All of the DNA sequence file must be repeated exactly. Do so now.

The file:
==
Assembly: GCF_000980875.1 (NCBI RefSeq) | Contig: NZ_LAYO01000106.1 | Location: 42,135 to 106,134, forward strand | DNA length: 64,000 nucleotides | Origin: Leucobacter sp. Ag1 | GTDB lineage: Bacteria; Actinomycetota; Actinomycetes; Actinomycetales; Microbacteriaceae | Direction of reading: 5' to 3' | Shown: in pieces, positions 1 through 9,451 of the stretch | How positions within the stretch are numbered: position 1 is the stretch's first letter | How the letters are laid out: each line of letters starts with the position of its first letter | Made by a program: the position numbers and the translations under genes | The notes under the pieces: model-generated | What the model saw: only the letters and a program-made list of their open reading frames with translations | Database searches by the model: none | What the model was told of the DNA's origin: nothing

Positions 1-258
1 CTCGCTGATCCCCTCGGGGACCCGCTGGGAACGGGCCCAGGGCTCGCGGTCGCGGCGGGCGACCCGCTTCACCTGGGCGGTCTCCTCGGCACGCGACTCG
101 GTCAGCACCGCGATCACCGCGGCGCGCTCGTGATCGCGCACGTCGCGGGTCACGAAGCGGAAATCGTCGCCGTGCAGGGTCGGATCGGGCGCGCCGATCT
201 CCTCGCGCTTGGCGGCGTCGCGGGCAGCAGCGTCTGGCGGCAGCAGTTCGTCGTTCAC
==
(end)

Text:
Assembly: GCF_000980875.1 (NCBI RefSeq) | Contig: NZ_LAYO01000106.1 | Location: 42,135 to 106,134, forward strand | DNA length: 64,000 nucleotides | Origin: Leucobacter sp. Ag1 | GTDB lineage: Bacteria; Actinomycetota; Actinomycetes; Actinomycetales; Microbacteriaceae | Direction of reading: 5' to 3' | Shown: in pieces, positions 1 through 9,451 of the stretch | How positions within the stretch are numbered: position 1 is the stretch's first letter | How the letters are laid out: each line of letters starts with the position of its first letter | Made by a program: the position numbers and the translations under genes | The notes under the pieces: model-generated | What the model saw: only the letters and a program-made list of their open reading frames with translations | Database searches by the model: none | What the model was told of the DNA's origin: nothing

Positions 1-258
1 CTCGCTGATCCCCTCGGGGACCCGCTGGGAACGGGCCCAGGGCTCGCGGTCGCGGCGGGCGACCCGCTTCACCTGGGCGGTCTCCTCGGCACGCGACTCG
101 GTCAGCACCGCGATCACCGCGGCGCGCTCGTGATCGCGCACGTCGCGGGTCACGAAGCGGAAATCGTCGCCGTGCAGGGTCGGATCGGGCGCGCCGATCT
201 CCTCGCGCTTGGCGGCGTCGCGGGCAGCAGCGTCTGGCGGCAGCAGTTCGTCGTTCAC